Plenty of games are released with no central story or unifying theme, but they rarely feature franchise characters, if any characters at all. Mario’s best hope for a 21st century debut would require a radical alteration of his world and the characters around him; not so much that it would be unrecognizable, but enough that the series would be stripped of its magic. Mario’s universe is a wonderful place, full of colorful characters, fantastic and bizarre landscapes, and plenty of freedom to head off in just about any direction imaginable. In Mario & Luigi: Superstar Saga, the bulk of the game takes place in the neighboring BeanBean Kingdom, a setting entirely unique to the game and rife with possibility for new friends, foes and situations. The BeanBean Kingdom was introduced as though it had been there all along, and why not? There are no rules, no restrictions but for the limits of the developers’ imaginations and the player’s ability to rationalize the gaps in logic for themselves. But this freedom would prove stigmatic if it were new today.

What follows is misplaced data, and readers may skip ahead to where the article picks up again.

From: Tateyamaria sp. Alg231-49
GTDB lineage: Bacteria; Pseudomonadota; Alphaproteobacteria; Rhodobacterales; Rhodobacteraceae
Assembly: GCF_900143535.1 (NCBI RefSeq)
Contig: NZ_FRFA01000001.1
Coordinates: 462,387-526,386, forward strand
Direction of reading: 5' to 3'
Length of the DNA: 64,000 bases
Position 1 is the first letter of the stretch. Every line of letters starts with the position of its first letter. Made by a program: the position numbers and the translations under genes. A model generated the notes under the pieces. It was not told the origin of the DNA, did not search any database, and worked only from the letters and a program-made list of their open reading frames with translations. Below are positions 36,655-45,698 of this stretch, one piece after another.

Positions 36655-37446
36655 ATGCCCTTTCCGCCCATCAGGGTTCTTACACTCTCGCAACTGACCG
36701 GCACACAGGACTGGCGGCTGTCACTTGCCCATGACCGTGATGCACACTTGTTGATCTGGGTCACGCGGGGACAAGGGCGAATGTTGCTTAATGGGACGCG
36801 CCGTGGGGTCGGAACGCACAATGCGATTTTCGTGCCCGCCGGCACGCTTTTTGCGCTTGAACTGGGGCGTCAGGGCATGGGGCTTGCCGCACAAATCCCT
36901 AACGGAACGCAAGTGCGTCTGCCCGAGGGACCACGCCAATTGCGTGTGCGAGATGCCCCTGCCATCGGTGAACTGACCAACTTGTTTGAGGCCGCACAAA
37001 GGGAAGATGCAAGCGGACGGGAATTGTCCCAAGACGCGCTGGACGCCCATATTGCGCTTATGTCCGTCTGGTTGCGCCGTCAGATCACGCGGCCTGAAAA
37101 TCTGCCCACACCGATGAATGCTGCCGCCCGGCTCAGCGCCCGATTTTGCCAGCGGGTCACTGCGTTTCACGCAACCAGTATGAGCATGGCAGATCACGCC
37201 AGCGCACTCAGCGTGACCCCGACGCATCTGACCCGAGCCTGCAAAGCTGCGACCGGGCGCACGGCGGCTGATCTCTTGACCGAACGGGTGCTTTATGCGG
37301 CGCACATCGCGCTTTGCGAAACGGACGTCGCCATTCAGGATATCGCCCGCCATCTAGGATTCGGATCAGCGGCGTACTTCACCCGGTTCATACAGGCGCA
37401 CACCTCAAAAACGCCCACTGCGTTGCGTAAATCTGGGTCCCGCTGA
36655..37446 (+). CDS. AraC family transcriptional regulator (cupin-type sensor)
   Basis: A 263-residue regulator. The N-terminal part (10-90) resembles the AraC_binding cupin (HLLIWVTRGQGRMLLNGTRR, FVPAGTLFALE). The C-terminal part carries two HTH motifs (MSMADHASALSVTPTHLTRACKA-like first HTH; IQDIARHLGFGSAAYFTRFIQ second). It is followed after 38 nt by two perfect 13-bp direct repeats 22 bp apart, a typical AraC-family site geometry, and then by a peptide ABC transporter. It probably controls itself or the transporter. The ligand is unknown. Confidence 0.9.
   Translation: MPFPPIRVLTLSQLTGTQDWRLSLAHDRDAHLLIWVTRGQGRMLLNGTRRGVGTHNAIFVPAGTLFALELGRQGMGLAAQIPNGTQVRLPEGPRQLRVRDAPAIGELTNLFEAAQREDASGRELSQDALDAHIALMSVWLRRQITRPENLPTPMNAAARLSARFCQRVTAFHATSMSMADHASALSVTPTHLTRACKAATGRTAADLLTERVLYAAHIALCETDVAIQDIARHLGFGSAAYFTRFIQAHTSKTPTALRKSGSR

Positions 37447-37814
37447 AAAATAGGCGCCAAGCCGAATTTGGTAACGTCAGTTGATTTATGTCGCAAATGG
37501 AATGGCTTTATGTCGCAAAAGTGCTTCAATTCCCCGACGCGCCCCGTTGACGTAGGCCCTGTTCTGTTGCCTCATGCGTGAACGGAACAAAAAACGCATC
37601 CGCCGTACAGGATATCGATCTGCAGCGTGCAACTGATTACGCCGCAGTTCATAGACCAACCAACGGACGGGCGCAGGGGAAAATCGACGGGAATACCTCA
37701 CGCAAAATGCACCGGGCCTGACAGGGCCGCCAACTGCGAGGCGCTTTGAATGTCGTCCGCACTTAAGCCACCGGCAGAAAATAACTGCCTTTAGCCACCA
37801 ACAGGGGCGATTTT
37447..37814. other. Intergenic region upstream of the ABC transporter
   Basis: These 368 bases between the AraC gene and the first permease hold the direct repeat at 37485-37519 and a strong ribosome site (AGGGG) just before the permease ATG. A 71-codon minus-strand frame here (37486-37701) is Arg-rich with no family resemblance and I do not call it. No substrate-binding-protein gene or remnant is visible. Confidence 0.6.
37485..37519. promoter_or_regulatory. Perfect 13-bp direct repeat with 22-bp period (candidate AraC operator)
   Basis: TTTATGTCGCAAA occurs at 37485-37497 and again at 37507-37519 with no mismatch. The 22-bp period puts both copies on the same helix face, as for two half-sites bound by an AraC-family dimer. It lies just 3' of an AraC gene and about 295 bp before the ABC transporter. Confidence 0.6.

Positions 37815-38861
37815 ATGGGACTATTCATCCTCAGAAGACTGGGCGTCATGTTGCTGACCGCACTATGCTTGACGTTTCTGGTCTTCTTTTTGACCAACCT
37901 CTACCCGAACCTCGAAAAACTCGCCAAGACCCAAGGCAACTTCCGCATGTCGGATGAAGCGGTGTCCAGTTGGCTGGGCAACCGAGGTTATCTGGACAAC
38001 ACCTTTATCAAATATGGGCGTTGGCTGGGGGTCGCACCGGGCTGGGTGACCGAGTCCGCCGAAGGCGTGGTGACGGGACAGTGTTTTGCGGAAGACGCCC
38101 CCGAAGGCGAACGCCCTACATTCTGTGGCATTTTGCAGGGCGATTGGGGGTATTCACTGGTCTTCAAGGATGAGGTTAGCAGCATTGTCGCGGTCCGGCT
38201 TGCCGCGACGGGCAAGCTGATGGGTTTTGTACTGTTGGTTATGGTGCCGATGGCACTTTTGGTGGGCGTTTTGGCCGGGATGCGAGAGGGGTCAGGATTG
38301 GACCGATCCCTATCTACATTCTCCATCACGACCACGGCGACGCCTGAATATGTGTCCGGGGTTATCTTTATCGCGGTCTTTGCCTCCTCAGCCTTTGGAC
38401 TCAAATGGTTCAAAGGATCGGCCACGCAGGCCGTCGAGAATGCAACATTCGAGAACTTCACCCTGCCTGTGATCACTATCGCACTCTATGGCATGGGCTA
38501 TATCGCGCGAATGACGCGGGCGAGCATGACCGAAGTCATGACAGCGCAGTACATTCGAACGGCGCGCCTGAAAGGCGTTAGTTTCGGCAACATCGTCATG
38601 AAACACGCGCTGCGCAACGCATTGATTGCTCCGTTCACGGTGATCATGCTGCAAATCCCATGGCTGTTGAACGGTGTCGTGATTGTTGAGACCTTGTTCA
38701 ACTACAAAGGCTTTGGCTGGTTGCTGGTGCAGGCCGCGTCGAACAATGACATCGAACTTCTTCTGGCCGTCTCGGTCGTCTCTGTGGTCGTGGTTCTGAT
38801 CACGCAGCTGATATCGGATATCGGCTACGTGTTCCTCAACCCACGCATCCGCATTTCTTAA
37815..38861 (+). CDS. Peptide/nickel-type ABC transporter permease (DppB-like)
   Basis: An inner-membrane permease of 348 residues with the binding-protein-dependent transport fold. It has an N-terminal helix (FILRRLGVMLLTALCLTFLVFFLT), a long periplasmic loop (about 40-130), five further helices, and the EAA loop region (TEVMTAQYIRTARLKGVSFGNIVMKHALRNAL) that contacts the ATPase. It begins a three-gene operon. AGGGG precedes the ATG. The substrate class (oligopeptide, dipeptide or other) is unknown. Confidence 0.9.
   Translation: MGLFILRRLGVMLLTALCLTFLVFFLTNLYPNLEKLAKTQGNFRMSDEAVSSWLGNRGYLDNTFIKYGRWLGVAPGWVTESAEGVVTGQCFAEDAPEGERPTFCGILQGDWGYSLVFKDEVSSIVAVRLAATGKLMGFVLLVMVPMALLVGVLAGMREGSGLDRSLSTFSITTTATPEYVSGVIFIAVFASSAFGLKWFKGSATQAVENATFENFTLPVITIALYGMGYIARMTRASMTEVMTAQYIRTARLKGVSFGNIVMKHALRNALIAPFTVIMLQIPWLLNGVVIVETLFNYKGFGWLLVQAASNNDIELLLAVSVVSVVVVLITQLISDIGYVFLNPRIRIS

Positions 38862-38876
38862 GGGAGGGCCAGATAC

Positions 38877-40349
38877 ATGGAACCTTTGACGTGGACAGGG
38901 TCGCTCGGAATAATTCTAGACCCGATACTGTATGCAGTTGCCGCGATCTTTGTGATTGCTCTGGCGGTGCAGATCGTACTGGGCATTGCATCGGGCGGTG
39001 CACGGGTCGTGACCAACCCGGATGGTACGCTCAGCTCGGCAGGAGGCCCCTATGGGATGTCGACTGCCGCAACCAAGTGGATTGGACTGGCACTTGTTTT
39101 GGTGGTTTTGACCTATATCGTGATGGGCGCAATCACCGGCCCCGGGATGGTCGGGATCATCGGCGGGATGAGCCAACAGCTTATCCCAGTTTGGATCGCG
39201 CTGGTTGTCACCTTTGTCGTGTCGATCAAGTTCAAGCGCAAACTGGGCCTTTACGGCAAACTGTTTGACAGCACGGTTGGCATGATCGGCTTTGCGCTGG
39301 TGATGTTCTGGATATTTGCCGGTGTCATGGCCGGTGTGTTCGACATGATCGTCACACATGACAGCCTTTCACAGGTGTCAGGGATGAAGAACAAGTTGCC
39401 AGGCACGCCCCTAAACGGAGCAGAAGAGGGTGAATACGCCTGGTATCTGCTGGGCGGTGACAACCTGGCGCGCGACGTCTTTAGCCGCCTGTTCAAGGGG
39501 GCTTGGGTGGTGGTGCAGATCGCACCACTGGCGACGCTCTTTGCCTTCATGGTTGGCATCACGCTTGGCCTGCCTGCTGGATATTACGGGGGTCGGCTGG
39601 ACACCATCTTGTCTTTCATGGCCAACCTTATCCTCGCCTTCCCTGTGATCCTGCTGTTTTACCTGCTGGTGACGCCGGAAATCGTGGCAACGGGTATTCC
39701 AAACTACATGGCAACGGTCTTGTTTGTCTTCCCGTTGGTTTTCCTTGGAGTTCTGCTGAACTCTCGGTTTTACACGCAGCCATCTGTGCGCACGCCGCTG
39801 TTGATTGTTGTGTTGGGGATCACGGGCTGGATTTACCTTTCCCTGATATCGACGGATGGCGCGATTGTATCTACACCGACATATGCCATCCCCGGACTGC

Without the established history of the character, Nintendo would be hard pressed to find the same degree of success if Mario was launched in the modern era. But those same elements of Mario’s design that would limit him commercially as a new IP are what sustain him as an existing character; his evolution, unlike Sonic’s, has been about lateral expansion. And while nostalgia plays a big role in maintaining his relevance, it’s the creative license and quality gameplay that cement the character as an irreplaceable piece of modern gaming.

Mario is a creation that was absolutely in the right place at the right time. Having firmly cemented the character in the minds of gamers around the world, Nintendo’s got a blank check to run wild with the universe without worrying about focus groups, gray-brown palettes or creating the next Master Chief. In an industry in which satisfying consumer expectations has become paramount, those characters wrought in creative mania are bound to become few and far between.

Aaron Linde, reviews editor for Destructoid, can’t pry Mario’s cheery freakin’ voice from his head. Share your sympathies with him at [email protected].